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Eternal guilt: Dorian The Musical @SWKplay

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Dorian is a new musical that updates Oscar Wilde’s gothic novel from the uptight Victorian era to an undetermined period of gender fluidity and glam rock. On paper, musicalising the Picture of Dorian Gray to a period of glam rock, social media, and cheap shoes seems like a good idea. After all, Oscar Wilde’s gothic story is very adaptable. It has been the source of countless adaptations for the stage, television or movies. I was half expecting a trashy Dorian, similar to the early 1980s telemovie that shifted Dorian’s gender to a woman. This version falls into a so bad it’s good category with Anthony Perkins in a lead role, who as he ages under makeup starts to look like Andy Warhol.  And while it’s great to see a new show, a strong cast can’t compensate for such an earnest production with underpowered songs. There’s no sense of fun, and some curious staging and costume choices  -mismatched dresses, crocodile boots and furry suits - serve as a distraction. It’s currently playing at th

DIY whodunit: Murder, She Didn’t Write @lsqtheatre @degreesoferror

Improvised comedy can be hit or miss, but Degrees of Error might be onto something with this do-it-yourself whodunnit. It’s currently at the Leicester Square Theatre on the last Sundays in February, March and April. It could be described as what Agatha Christie might have written if she hit the sherry a bit too much.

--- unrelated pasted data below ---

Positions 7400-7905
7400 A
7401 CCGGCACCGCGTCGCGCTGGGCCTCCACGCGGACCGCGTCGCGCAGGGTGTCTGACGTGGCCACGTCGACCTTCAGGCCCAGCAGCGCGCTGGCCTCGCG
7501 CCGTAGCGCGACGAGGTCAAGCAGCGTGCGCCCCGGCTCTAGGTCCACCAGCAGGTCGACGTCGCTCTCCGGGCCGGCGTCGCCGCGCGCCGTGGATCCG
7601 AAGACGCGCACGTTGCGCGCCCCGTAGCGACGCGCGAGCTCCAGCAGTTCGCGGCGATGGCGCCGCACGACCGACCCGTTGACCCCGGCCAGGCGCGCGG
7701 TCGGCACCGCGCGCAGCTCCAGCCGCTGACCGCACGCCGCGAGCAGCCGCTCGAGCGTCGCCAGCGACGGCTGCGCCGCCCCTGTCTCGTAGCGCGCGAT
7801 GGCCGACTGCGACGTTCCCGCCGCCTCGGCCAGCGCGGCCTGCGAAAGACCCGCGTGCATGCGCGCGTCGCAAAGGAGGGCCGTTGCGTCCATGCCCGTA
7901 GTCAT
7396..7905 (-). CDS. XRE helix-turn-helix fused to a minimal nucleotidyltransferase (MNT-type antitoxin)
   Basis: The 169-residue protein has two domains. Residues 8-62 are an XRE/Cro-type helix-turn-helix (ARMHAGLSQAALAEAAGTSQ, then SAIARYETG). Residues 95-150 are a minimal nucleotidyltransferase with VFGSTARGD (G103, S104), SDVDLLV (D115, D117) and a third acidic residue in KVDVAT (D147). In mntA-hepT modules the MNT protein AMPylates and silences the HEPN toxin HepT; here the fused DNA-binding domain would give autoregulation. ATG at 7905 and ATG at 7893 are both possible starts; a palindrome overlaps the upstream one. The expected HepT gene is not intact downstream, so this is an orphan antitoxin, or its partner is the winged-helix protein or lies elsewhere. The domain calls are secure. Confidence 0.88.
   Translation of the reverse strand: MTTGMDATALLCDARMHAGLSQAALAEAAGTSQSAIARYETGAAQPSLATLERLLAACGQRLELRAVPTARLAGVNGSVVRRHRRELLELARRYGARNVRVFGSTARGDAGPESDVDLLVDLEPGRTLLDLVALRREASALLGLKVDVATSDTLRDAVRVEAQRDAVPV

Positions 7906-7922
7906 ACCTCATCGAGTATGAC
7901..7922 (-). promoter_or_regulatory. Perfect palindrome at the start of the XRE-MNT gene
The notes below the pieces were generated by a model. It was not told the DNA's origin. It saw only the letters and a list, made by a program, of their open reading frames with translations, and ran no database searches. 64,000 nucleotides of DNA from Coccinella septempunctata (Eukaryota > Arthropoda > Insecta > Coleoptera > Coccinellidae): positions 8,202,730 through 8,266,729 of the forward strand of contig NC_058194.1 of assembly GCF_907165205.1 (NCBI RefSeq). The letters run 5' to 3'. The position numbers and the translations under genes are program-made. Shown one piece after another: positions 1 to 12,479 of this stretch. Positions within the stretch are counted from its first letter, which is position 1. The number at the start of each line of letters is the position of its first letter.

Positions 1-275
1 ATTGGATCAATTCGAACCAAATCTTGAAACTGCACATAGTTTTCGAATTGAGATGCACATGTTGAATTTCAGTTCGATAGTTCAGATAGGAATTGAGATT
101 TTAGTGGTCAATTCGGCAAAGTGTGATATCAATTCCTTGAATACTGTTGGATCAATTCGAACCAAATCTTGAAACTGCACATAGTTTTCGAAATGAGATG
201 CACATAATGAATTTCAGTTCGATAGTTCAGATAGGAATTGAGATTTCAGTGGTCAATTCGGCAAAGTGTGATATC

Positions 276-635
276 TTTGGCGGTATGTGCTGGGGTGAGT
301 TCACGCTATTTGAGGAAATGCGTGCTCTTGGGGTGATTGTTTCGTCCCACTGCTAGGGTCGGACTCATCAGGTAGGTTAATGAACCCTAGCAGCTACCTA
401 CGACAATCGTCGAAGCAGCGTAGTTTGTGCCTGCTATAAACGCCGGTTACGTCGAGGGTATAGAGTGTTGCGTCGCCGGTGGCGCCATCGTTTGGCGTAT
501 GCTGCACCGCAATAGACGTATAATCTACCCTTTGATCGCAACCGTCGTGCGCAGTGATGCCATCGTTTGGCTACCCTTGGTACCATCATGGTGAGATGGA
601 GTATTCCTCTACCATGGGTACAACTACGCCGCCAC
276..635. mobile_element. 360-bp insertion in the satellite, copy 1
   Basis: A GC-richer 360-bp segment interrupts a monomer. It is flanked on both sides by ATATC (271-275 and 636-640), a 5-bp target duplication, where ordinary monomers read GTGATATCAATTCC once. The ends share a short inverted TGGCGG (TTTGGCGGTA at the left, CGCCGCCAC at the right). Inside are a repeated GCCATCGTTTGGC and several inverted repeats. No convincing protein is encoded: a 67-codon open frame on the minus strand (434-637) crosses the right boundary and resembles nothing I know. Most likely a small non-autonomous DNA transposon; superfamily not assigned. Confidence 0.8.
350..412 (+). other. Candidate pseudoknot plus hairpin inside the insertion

Audience suggestions set the scene for the murder and the murder weapon. One person in the audience gets to choose both the murderer and the victim by picking their name from a deck of cards. 

The Leicester Square Theatre with its range of bars inside the theatre sets the scene to loosen up the audience with ideas. It seems to work.

Much is up for grabs, in this unscripted murder mystery. Not only is the victim unknown until part way through the show to the cast, but so is the murderer. 

The end result of this in February was it was at a hen night when the future Bride was murdered by her friend. The murder weapon was a wet tea towel. 

It’s fascinating and hilarious to watch the cast wrestle with the material (and each other) to create a motive and slightly silly murder. 

With some clever devices - such as the narration by the inspector and sharp changes of scenes - the action flows. Even if the motives and scenarios are a bit suspect. 

Founded in 2010, Degrees of Error are the first resident theatre company at the brand new Bristol Improv Theatre - the first theatre in Britain dedicated to the art of improvisation. 

Degrees of Error will return with Murder, She Didn’t Write at the Leicester Square Theatre on Sunday 25 March and 29 April at 4pm. Get there early to the bar and enjoy.

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Photos by company

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